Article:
Oxeye Delivers CNAST Tool to Better Secure Microservices

At the KubeCon + CloudNativeCon Europe 2022 conference, Oxeye today announced general availability of its Cloud Native Application Security Testing (CNAST) tool to pinpoint vulnerabilities in microservices-based applications.

The Oxeye platform requires developers to download an observer tool that is deployed in a single container and scans code for vulnerabilities and secrets. Once identified, the Oxeye platform guides developers through the remediation process without requiring them to inject agent software into every application.

Oxeye CEO Dean Agron says this approach is critical because it enables IT teams to implement DevSecOps best practices across highly dynamic application environments where microservices are regularly added and updated. The CNAST platform can also be employed to automatically generate a software bill of materials (SBOM) to identify all the components that make up a microservices-based application at any given point in time, he adds. The SBOM plays a critical role in identifying where—within a microservices-based application that could be made up of hundreds of containers—a newly discovered zero-day vulnerability might be found.

In theory, responsibility for application security is being pushed further left toward developers as organizations embrace DevSecOps best practices. However, making developers more accountable for security without providing them the tools required to achieve that goal is not likely to improve the overall state of application security. No two developers are ever likely to have the same level of cybersecurity expertise. Oxeye is making a case for a security tool designed to both analyze code for vulnerabilities and explain how to avoid encountering that issue again.

At a time when more organizations than ever are focused on securing software supply chains and in the wake of a series of high-profile security breaches, that capability is crucial, notes Agron. The Biden administration has issued an executive order that requires government agencies to adopt DevSecOps best practices. That edict is likely to be adopted, to one degree or another, by enterprise IT organizations struggling with the same software supply chain security issues.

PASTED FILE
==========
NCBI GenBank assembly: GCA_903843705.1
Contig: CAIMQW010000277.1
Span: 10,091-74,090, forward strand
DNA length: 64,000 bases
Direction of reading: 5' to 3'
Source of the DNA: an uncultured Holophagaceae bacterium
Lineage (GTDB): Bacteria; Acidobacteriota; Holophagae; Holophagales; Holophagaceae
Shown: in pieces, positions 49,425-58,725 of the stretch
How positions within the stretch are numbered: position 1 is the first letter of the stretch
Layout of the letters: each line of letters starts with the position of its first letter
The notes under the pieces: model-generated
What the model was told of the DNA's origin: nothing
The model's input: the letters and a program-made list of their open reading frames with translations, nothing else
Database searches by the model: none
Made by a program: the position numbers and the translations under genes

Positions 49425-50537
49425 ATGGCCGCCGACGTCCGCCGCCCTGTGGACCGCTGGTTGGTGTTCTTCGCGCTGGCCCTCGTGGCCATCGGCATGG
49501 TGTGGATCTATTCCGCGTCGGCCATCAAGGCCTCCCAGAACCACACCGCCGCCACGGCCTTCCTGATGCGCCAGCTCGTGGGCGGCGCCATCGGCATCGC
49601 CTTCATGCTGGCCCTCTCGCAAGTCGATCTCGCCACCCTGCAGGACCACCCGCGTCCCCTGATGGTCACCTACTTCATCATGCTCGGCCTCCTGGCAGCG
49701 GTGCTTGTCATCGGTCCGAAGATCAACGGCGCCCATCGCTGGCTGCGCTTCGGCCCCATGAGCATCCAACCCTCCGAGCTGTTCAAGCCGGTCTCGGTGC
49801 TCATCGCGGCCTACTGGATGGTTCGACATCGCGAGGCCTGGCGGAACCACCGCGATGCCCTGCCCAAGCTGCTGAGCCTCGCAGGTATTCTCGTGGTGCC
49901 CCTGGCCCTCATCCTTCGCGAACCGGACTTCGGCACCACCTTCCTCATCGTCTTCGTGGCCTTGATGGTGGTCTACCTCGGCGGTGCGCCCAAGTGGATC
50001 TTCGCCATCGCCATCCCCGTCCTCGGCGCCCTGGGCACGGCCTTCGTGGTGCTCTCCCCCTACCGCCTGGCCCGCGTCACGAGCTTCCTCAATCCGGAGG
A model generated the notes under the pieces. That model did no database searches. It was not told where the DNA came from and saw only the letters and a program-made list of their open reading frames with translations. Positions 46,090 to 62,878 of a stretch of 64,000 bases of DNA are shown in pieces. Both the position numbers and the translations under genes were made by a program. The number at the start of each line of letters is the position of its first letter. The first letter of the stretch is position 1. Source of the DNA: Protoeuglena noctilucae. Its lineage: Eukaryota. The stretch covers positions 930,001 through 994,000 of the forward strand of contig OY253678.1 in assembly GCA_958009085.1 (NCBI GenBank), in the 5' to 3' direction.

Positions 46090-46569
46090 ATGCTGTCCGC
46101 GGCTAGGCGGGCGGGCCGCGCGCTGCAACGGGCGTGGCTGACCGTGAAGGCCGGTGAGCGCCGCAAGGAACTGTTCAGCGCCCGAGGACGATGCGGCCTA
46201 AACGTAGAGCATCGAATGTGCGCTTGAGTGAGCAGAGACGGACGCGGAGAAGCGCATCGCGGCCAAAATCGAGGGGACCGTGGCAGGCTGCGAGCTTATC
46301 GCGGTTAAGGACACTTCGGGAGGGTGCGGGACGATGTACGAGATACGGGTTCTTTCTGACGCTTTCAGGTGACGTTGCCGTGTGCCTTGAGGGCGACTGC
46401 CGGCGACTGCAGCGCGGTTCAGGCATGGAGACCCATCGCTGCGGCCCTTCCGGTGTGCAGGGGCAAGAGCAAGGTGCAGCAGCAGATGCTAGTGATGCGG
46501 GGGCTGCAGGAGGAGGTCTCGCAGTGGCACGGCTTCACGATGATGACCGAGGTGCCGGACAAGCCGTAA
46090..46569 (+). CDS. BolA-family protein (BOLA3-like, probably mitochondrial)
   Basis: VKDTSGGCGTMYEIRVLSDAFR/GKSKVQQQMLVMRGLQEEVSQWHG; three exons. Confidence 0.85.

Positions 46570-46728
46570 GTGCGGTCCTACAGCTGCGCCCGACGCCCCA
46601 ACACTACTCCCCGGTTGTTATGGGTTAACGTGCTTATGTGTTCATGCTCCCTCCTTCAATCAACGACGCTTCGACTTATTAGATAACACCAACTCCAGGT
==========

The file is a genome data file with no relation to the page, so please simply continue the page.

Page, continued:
The core issue, of course, is organizations need to find a way to empower developers to address security issues without slowing down the rate at which applications are built and deployed. Making developers more aware of security issues is, of course, only the first step. However, in the absence of any tools that can be easily incorporated within application development workflows, developers are not going to take yet another application security sermon to heart as they rush to meet yet another application delivery deadline. Many of those developers still tend to view application security as the responsibility of IT and security operations teams within their organization.

In the meantime, there are more guardrails being added to DevOps platforms with the intention of ensuring vulnerabilities don’t make it into production applications. Applications are built by humans, so there is always a chance mistakes will be made no matter how many tools are provided. However, the fewer vulnerabilities that are introduced into an application in the first place, the less likely it becomes one will inadvertently find its way into a production environment.

Mike Vizard

Mike Vizard is a seasoned IT journalist with over 25 years of experience. He also contributed to IT Business Edge, Channel Insider, Baseline and a variety of other IT titles. Previously, Vizard was the editorial director for Ziff-Davis Enterprise as well as Editor-in-Chief for CRN and InfoWorld.

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